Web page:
Introduction to the Ruby Language

Ruby is an "Open Source" program. It is supported by a large community for developers and users.

Distribution of Ruby
  1. The Ruby Source Code can be distributed
  2. The Ruby Source Code can be modified
  3. The Altered Source Code can be distributed

In each case no special permission or fee is required.

Ruby is Conservative

Ruby features are in wide use in other languages. Special or experimental features are not included.   Compiler Syntax such as parenthesis and semicolons are not necessary in most cases, but can be added for clarity;

Ruby is an Object Orientated Language

The notion of an object can not be separated from Ruby. The nature of this Object Orientation in as far as Ruby will be explained.  

It is a Script Language

When Introducing Ruby as a "Object Orientation Script Language",  it will not please everyone.   But Ruby is a true programming language, with strong theoretical roots.   It can be used for almost any programming job, including GUI programs and even web programming.

Ruby is the Interpreter

Ruby is an Interpreter, that is a fact!    The fact that it is an interpreter,  allows it to solve problems quickly.

Ruby Transferability

Ruby is a UNIX Centered Language.  But the fact the it uses assembly coding rarely, makes transferring the language to other systems fairly easy.  The following is a partial list of systems and OS's that currently host the Ruby Interpreter.

Automatic Memory Management

Ruby implements automatic Garbage Collection.   The programmer does not have to worry about Malloc/Free sequences as in 'C' and 'C++'.   When an object is no longer being used it is automatically destroyed and it's memory returned to the pool.

Variables Have No 'Type'

Variables have to fixed type.   It is one of the most powerful weapons of the Ruby Language.   This means that an array for example can contain several different data types.

Ruby is written in ANSI 'C'

Nowadays,   a program written in ANSI 'C' can be ported to almost an infinite number of systems and OS Environments.    The fact that Ruby is written in 'C' is a major feature.   The original Ruby code was written in K&R Style 'C' and it's influence is still visible,  though it is now ANSI 'C' compatible.   It is compiled with gcc in the Linux Environment.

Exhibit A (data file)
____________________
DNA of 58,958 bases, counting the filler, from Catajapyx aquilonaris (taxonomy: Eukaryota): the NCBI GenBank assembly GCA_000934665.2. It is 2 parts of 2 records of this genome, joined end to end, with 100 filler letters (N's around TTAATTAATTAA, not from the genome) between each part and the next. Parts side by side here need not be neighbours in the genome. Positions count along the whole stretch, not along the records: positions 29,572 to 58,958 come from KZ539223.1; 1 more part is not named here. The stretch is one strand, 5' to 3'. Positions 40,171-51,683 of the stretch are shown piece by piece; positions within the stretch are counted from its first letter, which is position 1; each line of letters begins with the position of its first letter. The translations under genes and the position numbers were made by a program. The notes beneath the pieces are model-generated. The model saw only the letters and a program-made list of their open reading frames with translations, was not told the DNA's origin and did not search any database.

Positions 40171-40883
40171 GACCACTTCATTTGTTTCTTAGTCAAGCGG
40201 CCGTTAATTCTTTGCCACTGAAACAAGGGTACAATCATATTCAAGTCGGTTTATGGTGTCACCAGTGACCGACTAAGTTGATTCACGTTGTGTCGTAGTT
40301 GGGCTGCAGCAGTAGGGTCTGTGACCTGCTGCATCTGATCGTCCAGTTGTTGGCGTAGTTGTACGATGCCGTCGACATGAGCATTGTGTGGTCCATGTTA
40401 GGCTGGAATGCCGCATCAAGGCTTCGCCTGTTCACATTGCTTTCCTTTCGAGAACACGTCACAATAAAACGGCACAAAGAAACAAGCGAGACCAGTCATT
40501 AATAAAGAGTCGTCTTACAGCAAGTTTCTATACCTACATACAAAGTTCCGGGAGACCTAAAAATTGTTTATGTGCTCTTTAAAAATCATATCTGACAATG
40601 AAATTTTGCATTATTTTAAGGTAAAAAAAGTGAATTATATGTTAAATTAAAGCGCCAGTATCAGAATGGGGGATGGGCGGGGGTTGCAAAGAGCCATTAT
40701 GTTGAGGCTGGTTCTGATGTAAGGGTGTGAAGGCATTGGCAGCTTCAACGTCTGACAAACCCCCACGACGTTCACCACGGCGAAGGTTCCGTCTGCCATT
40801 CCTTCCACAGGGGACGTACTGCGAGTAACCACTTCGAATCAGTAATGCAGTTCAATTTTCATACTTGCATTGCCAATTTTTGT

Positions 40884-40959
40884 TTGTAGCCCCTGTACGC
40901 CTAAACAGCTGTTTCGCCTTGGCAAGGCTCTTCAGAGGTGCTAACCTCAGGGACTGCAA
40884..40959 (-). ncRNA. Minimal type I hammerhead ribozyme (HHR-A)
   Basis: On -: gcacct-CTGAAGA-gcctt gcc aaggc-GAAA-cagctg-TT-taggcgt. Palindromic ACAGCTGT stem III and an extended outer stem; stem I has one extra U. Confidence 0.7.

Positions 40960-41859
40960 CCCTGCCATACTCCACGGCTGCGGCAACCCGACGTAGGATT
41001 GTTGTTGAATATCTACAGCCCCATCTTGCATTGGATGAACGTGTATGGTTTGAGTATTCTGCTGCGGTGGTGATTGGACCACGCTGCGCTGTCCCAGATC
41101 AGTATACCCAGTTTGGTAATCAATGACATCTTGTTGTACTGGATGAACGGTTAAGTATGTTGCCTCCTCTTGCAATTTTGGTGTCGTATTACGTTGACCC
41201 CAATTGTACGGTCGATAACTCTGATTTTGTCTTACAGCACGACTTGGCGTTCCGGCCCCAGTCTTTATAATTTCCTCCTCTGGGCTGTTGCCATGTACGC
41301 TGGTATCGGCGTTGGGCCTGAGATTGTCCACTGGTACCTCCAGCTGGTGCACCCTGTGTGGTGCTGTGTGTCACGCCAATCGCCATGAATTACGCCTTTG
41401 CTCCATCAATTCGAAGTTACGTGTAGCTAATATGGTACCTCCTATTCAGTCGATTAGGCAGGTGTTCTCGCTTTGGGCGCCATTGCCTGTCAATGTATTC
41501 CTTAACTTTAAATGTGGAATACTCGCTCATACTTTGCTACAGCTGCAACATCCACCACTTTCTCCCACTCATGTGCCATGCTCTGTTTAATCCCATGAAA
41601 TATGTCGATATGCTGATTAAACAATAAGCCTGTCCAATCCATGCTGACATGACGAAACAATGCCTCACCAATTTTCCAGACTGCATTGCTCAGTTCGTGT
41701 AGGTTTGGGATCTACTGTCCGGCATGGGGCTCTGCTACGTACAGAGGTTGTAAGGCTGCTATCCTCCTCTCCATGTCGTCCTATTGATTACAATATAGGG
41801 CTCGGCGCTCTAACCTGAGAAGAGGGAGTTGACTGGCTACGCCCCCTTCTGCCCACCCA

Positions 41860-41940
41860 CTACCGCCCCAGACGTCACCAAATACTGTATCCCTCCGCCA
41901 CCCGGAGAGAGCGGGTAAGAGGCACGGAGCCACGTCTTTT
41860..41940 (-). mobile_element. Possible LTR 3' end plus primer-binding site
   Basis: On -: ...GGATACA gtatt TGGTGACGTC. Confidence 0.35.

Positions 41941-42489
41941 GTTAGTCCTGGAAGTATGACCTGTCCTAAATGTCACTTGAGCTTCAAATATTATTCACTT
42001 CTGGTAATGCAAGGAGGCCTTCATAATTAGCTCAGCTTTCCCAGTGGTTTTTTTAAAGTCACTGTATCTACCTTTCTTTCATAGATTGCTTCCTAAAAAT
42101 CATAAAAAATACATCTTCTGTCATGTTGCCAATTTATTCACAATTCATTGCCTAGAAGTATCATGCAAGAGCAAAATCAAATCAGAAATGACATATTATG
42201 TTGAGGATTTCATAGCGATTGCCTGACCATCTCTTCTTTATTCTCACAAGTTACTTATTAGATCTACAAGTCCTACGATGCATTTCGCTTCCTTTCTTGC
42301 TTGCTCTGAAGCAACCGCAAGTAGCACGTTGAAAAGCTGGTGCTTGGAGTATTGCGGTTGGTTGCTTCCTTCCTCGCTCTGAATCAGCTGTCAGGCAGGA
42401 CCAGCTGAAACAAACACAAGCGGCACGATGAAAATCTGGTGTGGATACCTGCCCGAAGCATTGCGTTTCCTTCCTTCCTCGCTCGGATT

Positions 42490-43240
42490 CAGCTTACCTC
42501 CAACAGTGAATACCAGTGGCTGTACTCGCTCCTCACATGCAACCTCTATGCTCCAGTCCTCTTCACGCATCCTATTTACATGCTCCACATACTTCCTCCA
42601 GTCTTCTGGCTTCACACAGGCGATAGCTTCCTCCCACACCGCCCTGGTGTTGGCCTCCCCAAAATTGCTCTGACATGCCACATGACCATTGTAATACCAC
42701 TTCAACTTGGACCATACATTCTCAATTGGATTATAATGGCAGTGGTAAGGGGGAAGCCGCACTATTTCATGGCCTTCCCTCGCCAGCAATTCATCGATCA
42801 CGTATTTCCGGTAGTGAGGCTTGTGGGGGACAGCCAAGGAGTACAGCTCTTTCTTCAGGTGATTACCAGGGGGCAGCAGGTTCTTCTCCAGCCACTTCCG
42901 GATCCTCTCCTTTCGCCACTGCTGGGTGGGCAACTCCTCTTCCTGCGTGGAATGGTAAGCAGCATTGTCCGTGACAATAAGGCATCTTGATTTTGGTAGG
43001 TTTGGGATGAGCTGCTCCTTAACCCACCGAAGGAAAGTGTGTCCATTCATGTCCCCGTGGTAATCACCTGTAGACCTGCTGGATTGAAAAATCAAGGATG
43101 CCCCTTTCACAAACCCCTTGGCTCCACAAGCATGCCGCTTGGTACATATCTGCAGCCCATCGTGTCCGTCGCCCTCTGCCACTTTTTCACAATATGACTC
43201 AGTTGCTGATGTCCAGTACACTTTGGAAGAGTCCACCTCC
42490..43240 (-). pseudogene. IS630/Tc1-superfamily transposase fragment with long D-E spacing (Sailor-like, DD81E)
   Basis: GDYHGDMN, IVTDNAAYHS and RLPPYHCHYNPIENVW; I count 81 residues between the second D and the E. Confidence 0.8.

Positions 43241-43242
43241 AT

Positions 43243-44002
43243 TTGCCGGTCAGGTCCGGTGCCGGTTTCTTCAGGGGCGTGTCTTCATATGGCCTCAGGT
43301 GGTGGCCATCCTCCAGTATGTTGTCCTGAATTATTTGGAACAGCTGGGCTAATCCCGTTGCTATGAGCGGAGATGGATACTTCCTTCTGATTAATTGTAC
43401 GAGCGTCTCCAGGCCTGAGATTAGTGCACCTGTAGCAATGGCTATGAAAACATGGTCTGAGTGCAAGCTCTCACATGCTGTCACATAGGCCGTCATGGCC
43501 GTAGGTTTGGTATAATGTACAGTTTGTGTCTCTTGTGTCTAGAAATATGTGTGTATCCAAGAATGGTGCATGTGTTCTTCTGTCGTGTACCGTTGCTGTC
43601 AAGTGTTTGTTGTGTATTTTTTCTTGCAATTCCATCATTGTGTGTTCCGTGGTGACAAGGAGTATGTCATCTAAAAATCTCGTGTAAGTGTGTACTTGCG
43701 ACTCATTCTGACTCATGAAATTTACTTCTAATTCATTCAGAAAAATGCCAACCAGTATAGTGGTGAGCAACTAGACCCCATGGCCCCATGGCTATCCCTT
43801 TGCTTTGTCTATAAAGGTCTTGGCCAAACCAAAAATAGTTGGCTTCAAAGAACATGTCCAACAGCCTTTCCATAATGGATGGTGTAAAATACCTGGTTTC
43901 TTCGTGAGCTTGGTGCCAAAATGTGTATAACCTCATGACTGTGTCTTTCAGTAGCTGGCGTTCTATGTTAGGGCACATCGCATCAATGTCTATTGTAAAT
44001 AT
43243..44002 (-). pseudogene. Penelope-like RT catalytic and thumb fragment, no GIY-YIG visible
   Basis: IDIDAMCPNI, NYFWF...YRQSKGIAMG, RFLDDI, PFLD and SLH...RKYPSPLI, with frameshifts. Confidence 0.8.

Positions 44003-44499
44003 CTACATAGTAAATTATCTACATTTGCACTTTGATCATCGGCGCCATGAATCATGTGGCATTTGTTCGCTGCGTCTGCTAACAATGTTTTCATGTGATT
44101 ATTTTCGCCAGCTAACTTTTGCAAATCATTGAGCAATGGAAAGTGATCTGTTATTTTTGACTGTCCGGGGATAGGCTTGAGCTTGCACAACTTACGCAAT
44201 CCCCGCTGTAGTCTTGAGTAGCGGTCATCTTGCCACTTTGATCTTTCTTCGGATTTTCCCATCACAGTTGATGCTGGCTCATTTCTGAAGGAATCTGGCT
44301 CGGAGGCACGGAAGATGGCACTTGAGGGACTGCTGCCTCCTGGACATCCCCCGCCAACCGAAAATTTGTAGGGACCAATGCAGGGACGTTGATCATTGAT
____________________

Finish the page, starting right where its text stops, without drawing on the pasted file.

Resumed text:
Extended Library

The Ruby Language can be augmented with extended functions written in 'C'.   The functions provided mirror the language grammar,   thus features written in 'C' closely resemble Ruby Code.
# method call
Obj.Method (arg) # Ruby
Rb_funcall (obj, rb_intern ("method") and 1, arg); # C

# block call
Yield arg # Ruby
Rb_yield (arg); # C

# exceptional forwarding
Raise ArgumentError and 'wrong number of arguments' # Ruby
Rb_raise (rb_eArgError, "wrong number of arguments"); # C

Formation of # object
Arr = Array.New # Ruby
VALUE arr = rb_ary_new (); # C


Ruby implements threads within Ruby Itself.    These are totally in-process, implemented within the Ruby interpreter.   That makes the Ruby threads completely portable

The technology which reads the source code

In order to read the Ruby Source Code,  certain information and techniques are discussed that will make the process easier.

Learning Ruby Internals

Techniques of analysis

To analyze the source code, there are roughly two techniques:
  1. Static Techniques
  2. Dynamic Techniques

Dynamic analysis

The object program is used

The Object program is run with specific usage in mind and the results are viewed.   Either with a debugger,  tracer,  and/or debug code inserted into the program being Analyzed.

The movement is chased with the debugger

The user can use a debugger to watch execution flow.   What data is loaded into data structures.    There are tools, like dia to help draw pictures of data structures,  which can make visualization of the data structures easier.   Also see the graphviz program.


Tracers can also capture information about program flow, such as Ctrace... {http://www.Vicente- .Org/ctrace} and to trace system calls Strace... {Http://www.Wi.Leidenuniv.Nl/ - Wichert/strace/} and Ktrace tool.   Also,  the tool IDBG (,  which can be a used with Ctrace.

Printf Tracing